Arrow – Canary Cry Review
"Misses the mark"
If the Arrow
writers were hoping to craft a loving tribute to the character of Laurel Lance with "Canary Cry," they missed the mark pretty spectacularly. If they were trying to put together a hour that packed in a lot of disjointed storytelling and swung through a gamut of emotions without really getting to the heart of any character grief (save for another spectacular performance from Paul Blackthorne as Captain Lance), then the writers nailed it. Because this was absolutely not an episode about Laurel and her legacy- no matter how many pretty speeches Oliver made.
I do want to take a moment to single out Blackthorne's brilliant work over the past two episodes, before delving into the disappointing aspects of the episode. So often, Captain Lance is called on to be the killjoy. However, when Blackthorne is handed an emotionally compelling arc, be it Lance's alcoholism or losing one daughter after another, he absolutely steals the show. Frankly, I would have loved to have had an episode that simply focused on how each of the show's characters was dealing with their own personal grief. Heck, I would have taken an entire hour just spent with Captain Lance as he tries to process life without his rock, Laurel. That was the most compelling element of Laurel's death: how will her father deal with it? We don't need a rogue vigilante to prove that Laurel was a hero (or to tarnish her legacy so that Oliver can take steps to salvage it at the funeral). What we did need was time spent with these characters as they deal with this huge blow (and the show certainly wanted us to think it was a huge blow to the team based on their misguided "Laurel was a hero" arc).
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Arrow -- "Canary Cry" -- Pictured (L-R): Paul Blackthorne as Detective Quentin Lance and Katie Cassidy as Laurel Lance -- Photo: Dean Buscher/The CW -- © 2016 The CW Network, LLC. All Rights Reserved.[/caption]
But, rather than get to see Oliver, Thea, Felicity, and the rest of the group deal with the pain they are experiencing, the writers decided creating a new Canary vigilante for the gang to stop was the better option. It was completely obvious from the episode's opening scene who was taking on the mantle of the Canary. (A strange woman conspicuously walks through the middle of a sequence that includes only core cast members? Yeah, she's going to be important later on.) And the throw away explanation for the character's motive- her parents were killed by Hive back during Darhk's gas chamber experiment- just didn't jibe for me.
If we were supposed to care about this character (and it was clear that was the goal), we needed more than a single line of backstory. We needed to understand who she was before this and what it has done to her- in her own words, not through Felicity reciting her bio. Now, it's entirely possible that the imposter Canary will appear again and perhaps take up the mantle of the Canary permanently. And I would be ok with that happening down the road. But introducing her in this particular episode took the focus off of Laurel and put it squarely on Oliver and his amazing powers of persuasion.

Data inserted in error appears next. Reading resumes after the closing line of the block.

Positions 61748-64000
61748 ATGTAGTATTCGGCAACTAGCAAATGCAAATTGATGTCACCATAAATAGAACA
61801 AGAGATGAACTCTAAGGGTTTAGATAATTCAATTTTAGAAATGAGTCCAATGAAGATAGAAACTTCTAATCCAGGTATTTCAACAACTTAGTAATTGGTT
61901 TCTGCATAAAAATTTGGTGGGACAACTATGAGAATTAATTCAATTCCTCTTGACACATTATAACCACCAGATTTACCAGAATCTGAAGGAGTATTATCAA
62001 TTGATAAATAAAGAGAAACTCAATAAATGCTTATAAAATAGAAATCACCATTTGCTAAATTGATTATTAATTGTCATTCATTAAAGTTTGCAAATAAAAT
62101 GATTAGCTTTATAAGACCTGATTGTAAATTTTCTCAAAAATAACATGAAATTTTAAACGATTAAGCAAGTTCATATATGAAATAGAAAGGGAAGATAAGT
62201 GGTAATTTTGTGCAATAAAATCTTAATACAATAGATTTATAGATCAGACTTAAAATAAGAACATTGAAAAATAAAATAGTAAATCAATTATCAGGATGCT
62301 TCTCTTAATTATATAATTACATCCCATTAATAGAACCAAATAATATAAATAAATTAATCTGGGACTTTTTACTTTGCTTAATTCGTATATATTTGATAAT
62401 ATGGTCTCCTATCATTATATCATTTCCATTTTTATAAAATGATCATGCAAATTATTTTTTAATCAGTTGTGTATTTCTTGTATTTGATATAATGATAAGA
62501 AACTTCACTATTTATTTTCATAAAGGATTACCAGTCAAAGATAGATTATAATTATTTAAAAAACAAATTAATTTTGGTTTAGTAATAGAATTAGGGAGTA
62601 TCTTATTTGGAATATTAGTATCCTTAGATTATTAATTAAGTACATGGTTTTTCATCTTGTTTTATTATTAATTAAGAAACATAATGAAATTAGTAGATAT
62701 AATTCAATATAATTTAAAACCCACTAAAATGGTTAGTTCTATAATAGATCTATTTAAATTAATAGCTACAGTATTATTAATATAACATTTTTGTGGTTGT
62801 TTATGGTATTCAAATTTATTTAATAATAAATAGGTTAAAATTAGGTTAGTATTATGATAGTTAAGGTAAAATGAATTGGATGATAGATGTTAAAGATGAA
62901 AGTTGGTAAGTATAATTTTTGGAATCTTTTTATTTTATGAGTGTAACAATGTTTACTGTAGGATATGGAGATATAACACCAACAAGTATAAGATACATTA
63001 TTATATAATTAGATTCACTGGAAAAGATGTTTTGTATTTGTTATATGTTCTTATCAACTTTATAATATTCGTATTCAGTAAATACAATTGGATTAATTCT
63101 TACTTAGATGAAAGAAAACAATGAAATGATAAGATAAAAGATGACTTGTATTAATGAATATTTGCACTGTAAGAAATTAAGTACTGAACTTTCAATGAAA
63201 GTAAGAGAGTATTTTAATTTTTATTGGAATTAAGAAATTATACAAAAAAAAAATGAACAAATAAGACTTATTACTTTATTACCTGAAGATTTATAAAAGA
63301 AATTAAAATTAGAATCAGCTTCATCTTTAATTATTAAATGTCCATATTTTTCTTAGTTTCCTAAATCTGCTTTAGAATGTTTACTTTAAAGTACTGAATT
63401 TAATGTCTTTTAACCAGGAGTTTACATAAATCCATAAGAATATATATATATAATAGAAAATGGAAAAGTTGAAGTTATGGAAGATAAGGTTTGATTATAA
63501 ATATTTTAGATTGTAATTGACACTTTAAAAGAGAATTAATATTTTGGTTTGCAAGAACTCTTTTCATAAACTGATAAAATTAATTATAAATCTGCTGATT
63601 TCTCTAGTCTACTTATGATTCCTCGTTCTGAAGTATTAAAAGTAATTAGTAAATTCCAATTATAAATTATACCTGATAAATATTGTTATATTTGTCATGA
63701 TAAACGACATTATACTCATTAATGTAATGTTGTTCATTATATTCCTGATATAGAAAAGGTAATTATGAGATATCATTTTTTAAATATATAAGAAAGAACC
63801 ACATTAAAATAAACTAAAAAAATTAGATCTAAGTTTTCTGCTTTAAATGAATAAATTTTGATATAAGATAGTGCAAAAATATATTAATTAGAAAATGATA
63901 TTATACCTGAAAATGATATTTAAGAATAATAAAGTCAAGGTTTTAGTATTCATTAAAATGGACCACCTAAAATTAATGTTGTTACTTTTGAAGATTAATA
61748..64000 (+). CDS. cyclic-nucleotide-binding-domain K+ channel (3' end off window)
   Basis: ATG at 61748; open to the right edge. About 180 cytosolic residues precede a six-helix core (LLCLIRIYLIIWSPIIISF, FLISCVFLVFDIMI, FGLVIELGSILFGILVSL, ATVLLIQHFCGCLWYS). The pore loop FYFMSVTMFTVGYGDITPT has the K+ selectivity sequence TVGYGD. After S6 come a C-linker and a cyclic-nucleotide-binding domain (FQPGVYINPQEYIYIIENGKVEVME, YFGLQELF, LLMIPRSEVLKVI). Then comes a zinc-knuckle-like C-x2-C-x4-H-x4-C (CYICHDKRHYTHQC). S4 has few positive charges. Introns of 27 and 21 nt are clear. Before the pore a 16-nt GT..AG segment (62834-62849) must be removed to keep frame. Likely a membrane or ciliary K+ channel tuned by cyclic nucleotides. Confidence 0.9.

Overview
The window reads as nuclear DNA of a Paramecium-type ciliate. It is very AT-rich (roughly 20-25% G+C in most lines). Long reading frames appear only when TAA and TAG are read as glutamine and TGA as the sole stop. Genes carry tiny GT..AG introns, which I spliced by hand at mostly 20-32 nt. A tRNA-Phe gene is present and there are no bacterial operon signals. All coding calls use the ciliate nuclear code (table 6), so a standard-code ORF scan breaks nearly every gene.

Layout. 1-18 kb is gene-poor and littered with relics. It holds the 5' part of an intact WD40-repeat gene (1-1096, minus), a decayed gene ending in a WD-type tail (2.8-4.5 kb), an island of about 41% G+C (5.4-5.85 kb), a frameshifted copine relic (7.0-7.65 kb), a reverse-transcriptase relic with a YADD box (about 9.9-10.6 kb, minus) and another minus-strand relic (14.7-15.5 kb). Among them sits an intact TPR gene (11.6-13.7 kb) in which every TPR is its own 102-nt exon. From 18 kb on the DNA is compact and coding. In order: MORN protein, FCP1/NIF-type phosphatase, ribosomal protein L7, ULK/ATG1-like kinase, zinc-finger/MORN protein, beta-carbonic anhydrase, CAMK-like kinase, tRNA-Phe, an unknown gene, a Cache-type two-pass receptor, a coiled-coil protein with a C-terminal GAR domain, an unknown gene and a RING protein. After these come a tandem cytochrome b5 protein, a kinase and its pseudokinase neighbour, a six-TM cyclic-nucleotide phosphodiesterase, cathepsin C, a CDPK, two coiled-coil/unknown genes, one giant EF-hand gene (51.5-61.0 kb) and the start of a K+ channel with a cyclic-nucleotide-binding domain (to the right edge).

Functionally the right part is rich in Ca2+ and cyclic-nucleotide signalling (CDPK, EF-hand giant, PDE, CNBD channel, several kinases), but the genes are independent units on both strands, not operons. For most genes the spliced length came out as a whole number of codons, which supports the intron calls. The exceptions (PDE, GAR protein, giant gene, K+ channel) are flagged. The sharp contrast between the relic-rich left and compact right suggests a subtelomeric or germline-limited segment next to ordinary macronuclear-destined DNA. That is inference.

The elements of the episode that worked the best were the ones that were truly Laurel-centric. While Laurel only really found her place in the show in her final episodes (acting as the voice of reason to Oliver), it was interesting to see her in flashbacks (the best use of flashbacks since season two, by the way) and realize how much she actually had grown from her early, non-vigilante years. The earnest Laurel who thought it would be simple to save the city would be unrecognizable to the battle-hardened Laurel who thought the city was still worth saving, was willing to run headlong into danger night in and night out, but who also realized that Team Arrow's actions might never be enough to stop the bloodshed and violence. That was the Laurel that should have been celebrated this episode, rather than having us spend the episode chasing a character pretending to be her.
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Arrow -- "Canary Cry" -- Pictured (L-R): Katrina Law as Nyssa al Ghul, David Ramsey as John Diggle, Emily Bett Rickards as Felicity Smoak, Willa Holland as Thea Queen and Stephen Amell as Oliver Queen -- Photo: Diyah Pera/The CW -- © 2016 The CW Network, LLC. All Rights Reserved.[/caption]
-- Glad to see that Nyssa made it to the funeral. And even more glad to see Nyssa warning Lance that there is nothing he can do to bring Laurel back (although, perhaps Constantine could help).
-- I love Alex Kingston (Dinah Lance) as an actress, but her American accent is particularly awful. I don't understand why they couldn't just let her use her natural English accent.
-- Even though we've known about the Barry-Oliver graveside scene for months, it felt pretty out of place in the episode.
-- I get that Diggle is angry at himself and feels a great deal of guilt (and, frankly, he should). But angry Diggle banging on cars was far less compelling than quietly resigned Diggle crying after banging on the car. I would like more of that Diggle in the future.